all things wristwatch.


Saved by the Balance: A Watch

That Brought Astronauts Home

Watch spotting makes a great parlor game, Whether singers, actors, athletes, or corrupt Russian politicians whose trove of ticking finery sometimes pop up in arrest footage, one can choose many kinds of individuals whose timepieces are fun to identify and analyze.


Watches worn by movie stars are, of course, noteworthy. Although some timepieces on the silver screen are hardly identifiable and appear to have no special significance, others feature so prominently that they become a crucial part of a hero’s image or even ascend to the level of a pivotal plot element. In the next couple of articles we will look at some timepieces that have had important cameos in movies about space exploration.


One of the most dramatic moments in space travel history—both real and cinematic—is surely the 1970 incident with Apollo 13, dramatized in the eponymous movie by Ron Howard starring Tom Hanks, Kevin Bacon, and Bill Paxton. As the mission manned by James Lovell, John Swigert, and Fred Haise was nearing the moon, an explosion in one of the oxygen tanks crippled fuel cells and left the craft with only the command module’s limited-duration battery power and water. The lunar landing was obviously aborted, and even the safe return of the crew no longer seemed certain.





















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To conserve power for the crucial reentry stage, the command module was shut down and the crew was moved to the lunar module, its “lifeboat.” The astronauts and the flight controllers acted with remarkable ingenuity and precision, but a small course correction was still required after the craft flew around the moon and was on its way to the Earth. Because the navigation systems were down and could not be powered up for fear of wasting precious battery charge, the crew had to time the engine burn with a wristwatch—none other than an Omega Speedmaster, the famous Moonwatch, which had been approved by NASA in 1965.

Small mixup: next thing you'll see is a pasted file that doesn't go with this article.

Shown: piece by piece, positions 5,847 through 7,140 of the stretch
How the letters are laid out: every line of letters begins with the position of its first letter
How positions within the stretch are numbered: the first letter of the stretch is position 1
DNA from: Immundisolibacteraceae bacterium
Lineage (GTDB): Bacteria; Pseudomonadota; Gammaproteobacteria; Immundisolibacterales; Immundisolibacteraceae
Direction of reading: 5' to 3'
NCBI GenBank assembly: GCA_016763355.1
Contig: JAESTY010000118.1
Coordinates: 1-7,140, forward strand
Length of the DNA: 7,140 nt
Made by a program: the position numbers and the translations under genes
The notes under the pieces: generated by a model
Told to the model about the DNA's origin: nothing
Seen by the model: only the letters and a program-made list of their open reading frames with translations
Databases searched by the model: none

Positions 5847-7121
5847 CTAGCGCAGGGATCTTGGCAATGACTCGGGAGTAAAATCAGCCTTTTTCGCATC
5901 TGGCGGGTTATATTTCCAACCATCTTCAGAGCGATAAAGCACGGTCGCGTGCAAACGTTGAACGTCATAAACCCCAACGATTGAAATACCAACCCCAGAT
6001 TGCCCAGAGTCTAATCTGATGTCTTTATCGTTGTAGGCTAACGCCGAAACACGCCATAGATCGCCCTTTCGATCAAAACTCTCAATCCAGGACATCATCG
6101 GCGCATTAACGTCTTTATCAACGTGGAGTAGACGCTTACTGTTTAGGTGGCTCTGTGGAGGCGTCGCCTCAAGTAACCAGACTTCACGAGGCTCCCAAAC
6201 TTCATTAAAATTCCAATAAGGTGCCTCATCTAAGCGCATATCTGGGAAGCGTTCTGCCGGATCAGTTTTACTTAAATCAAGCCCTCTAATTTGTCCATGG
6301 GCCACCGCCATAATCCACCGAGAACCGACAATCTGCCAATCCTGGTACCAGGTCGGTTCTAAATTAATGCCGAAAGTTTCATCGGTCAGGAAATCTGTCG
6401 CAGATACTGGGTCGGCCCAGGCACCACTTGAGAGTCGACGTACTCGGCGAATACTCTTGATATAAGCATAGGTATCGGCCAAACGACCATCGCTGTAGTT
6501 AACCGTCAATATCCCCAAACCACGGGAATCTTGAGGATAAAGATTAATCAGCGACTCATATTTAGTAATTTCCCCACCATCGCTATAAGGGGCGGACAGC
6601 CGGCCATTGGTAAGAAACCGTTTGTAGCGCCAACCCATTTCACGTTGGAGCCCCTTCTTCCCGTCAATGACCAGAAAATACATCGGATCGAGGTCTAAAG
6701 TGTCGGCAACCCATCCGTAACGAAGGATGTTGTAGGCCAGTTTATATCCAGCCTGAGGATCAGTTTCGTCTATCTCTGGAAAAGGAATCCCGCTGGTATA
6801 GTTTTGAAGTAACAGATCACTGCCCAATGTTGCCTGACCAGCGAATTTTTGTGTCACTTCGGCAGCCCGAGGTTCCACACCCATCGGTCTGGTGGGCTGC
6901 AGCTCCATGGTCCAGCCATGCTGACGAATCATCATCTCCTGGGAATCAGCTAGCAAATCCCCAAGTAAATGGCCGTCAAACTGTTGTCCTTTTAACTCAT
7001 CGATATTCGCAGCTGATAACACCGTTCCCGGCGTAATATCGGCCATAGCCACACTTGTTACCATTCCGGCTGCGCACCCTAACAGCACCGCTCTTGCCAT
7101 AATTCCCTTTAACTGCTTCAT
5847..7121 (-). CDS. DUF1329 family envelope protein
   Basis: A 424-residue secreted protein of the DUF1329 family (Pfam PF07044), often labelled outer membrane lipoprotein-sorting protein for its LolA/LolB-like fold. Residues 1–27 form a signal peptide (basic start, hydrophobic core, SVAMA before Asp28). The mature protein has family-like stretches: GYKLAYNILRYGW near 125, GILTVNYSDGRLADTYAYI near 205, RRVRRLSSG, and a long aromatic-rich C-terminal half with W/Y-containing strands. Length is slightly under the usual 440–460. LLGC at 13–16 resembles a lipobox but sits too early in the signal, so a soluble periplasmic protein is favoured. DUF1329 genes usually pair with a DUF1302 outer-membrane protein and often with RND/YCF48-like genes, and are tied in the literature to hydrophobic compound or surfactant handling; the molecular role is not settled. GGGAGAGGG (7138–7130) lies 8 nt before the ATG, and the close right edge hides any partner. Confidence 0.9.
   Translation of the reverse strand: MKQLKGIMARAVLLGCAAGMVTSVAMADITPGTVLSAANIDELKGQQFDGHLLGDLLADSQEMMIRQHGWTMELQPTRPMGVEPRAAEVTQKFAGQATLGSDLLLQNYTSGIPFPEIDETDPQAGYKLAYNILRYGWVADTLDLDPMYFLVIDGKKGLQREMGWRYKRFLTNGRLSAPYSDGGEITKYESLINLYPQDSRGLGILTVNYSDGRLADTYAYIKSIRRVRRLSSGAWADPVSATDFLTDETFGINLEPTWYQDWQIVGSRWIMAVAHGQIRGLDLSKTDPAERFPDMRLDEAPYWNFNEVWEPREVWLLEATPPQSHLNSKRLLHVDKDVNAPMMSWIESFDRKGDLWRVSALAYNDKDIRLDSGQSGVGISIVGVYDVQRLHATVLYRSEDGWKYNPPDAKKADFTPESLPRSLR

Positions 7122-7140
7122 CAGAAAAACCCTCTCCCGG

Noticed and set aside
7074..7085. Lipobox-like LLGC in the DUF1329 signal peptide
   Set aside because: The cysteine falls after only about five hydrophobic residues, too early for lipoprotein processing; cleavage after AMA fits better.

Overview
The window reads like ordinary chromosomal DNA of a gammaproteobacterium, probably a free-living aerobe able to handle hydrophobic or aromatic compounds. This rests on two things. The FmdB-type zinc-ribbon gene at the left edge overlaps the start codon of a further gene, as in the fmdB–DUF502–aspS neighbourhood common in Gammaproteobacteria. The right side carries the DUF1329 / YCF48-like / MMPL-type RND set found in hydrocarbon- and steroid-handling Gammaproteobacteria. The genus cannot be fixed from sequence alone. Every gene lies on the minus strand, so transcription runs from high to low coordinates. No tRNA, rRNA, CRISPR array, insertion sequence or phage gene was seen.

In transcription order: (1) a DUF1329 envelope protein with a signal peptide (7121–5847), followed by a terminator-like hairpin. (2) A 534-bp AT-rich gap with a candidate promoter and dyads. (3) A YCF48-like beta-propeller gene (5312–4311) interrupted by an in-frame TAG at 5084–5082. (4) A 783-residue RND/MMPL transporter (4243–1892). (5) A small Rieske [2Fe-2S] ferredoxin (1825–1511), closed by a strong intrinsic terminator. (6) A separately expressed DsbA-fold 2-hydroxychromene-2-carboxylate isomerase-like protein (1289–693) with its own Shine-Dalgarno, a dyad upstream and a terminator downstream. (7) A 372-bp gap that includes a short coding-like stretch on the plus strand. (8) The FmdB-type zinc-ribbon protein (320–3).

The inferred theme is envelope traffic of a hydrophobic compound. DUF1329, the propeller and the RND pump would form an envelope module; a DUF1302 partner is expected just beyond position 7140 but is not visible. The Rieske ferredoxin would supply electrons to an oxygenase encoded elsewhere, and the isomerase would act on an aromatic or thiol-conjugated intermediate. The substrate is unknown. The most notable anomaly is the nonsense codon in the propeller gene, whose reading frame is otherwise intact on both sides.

The 1995 movie meticulously reproduces this miraculous tale of survival against all odds, so the Omega Moonwatch gets considerable airtime. A curious bit of trivia: the phrase “Houston, we have a problem,” popularized by Ron Howard’s creation, is actually a misquotation. Apparently, James Lovell used the present perfect tense, “Houston, we’ve had a problem.”


Omega’s contribution to the success of the rescue operation did not go unnoticed, and the Swiss company received a Silver Snoopy award, which NASA gives to its employees and contractors for outstanding achievements in human flight safety. This year, Omega released a special model titled Speedmaster Apollo 13 Silver Snoopy Award in a limited edition of 1970 pieces. The most prominent distinguishing features of the watch are the outline of a sleeping Snoopy on the seconds subdial at 9 o’clock and an unusual case back. Protected by a domed sapphire glass, it sports a sterling silver Snoopy in a space suit frolicking against the backdrop of blue enamel with hand-applied silver flakes.




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